When I left the room, I tried to get back my composure. What was Beth going to think, not only leaving her home for the past four years and all her friends and the only family she had known, but to go to a strange house with a new ready-made Moma – whom she might or might not like in time, but she certainly didn’t look very keen on her at the moment. I could hear the others chattering away and hoped they were including Beth and making her feel a part of their lives. I also knew she would be disappointed that the “Surprise” was not in fact something for her – unless you consider a mother that you don’t want or need being in that category. I knew I was sounding bitchy, but I was jealous – not so much with Peter having found someone else – but with her taking away my Beth – who I had come to think of as much more than a remote cousin. She was to me as dear as a daughter, and I had always thought that Peter would settle down somewhere nearby, so that we could visit frequently. I knew that he might marry again in the future – but I hadn’t expected it to be now, and as lovely and kindly as she looked, I wondered if he had not made his choice a bit quickly without considering the impact it would have on his daughter.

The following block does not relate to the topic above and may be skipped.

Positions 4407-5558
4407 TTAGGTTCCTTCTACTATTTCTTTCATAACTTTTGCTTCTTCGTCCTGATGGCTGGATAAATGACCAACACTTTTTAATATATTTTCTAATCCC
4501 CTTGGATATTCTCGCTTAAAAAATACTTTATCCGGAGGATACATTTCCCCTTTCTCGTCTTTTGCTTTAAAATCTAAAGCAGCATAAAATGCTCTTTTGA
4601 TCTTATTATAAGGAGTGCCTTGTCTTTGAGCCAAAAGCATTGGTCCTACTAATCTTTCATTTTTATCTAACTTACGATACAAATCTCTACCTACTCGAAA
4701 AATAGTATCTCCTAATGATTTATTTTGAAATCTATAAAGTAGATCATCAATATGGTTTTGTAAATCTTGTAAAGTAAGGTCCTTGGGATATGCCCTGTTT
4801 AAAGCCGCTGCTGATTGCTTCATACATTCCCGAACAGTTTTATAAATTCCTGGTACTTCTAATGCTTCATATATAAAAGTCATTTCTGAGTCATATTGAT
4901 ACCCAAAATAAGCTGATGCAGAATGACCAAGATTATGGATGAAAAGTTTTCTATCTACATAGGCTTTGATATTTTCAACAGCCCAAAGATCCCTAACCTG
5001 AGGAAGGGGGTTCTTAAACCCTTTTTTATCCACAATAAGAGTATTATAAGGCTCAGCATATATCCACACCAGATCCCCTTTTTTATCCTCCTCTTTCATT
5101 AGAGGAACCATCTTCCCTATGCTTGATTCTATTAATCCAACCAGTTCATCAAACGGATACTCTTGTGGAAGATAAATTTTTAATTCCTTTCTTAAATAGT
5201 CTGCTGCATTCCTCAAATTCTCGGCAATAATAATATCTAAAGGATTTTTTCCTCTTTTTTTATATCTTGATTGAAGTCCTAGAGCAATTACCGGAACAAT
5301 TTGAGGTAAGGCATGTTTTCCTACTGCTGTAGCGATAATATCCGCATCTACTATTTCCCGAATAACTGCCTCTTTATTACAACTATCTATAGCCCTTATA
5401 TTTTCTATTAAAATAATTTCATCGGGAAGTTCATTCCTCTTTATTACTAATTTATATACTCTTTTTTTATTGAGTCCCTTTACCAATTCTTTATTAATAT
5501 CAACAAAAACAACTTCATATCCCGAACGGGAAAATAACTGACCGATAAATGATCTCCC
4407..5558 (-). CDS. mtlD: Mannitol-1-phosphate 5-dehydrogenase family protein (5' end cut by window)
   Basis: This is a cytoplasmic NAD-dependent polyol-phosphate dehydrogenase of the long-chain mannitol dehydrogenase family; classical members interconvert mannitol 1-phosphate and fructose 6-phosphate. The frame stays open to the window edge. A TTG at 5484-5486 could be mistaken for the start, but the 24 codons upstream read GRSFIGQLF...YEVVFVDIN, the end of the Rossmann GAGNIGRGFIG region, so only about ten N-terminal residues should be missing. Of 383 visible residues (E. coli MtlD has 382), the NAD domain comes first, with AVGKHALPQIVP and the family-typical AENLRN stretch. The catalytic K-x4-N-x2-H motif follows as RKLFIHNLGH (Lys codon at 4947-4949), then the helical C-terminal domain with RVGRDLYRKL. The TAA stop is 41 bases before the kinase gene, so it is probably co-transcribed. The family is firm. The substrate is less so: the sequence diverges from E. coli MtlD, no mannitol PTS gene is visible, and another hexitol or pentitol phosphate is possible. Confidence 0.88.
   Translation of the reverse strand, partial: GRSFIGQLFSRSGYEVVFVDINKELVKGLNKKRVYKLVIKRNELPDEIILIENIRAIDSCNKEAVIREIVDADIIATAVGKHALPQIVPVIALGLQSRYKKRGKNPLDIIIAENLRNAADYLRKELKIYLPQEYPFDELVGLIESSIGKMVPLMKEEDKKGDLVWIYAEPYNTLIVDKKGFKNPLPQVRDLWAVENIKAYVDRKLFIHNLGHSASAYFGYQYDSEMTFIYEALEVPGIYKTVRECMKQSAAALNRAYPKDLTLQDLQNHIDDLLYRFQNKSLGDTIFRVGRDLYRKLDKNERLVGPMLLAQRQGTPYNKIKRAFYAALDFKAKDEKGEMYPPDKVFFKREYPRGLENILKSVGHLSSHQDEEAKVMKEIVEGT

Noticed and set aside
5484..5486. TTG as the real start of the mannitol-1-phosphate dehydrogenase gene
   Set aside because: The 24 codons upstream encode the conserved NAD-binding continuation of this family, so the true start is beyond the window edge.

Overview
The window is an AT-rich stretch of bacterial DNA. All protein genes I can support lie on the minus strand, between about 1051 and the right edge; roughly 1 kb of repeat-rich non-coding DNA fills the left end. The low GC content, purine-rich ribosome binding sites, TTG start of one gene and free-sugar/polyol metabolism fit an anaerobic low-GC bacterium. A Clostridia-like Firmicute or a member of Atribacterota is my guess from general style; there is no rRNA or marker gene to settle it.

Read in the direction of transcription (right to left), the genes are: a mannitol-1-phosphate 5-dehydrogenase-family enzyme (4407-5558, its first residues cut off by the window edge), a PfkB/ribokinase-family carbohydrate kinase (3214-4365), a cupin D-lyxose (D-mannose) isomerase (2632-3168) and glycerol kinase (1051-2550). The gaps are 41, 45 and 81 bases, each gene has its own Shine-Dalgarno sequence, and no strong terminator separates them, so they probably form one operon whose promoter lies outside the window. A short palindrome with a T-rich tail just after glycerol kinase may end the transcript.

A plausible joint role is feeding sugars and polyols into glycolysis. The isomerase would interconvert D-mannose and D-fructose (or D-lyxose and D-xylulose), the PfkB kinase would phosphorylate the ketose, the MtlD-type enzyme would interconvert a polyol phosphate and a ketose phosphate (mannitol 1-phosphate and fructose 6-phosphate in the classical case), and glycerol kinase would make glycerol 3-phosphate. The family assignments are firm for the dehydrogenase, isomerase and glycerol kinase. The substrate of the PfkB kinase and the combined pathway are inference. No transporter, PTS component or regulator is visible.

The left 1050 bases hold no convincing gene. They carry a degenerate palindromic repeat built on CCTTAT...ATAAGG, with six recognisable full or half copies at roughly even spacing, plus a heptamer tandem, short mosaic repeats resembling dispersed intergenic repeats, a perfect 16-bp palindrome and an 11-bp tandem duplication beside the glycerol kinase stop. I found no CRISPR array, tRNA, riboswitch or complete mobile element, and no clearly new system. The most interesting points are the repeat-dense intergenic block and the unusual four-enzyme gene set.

I felt hot and headachy, had done all day, but now it was worse and it was all I could do to take the tea things and some home-made cookies – made by Beth herself – into the living room. I didn’t know how I was going to carry on with polite conversation for the required next day or two.
I put the things down, and was going to start pouring the tea when the strangest feeling came over me. My brain suddenly wasn’t functioning – I couldn’t think, I couldn’t act, I couldn’t do anything.
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I know she has to be honest,
I know she has to be honest, but why did she tell him? When he asked her, I wanted her to simply reply, 'He's my cousin'. - or lie and then go to confession.
What a shame for Beth to lose her home and current mother! At her age, she wouldn't clearly remember anther life. But I guess at the end of the war, many were in the same position.
Are we close to the end now, Jean? I'm going to miss this - it's been very enjoyable.
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sometimes a lie is better.
sometimes a lie is better. But keeps things ticking over. Shame about Beth, but kids, they adapt. I'm talking like it was a real-life dilemma, which is a compliment.
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Incredibly sad, but I agree
Incredibly sad, but I agree with celtic about keeping things ticking over.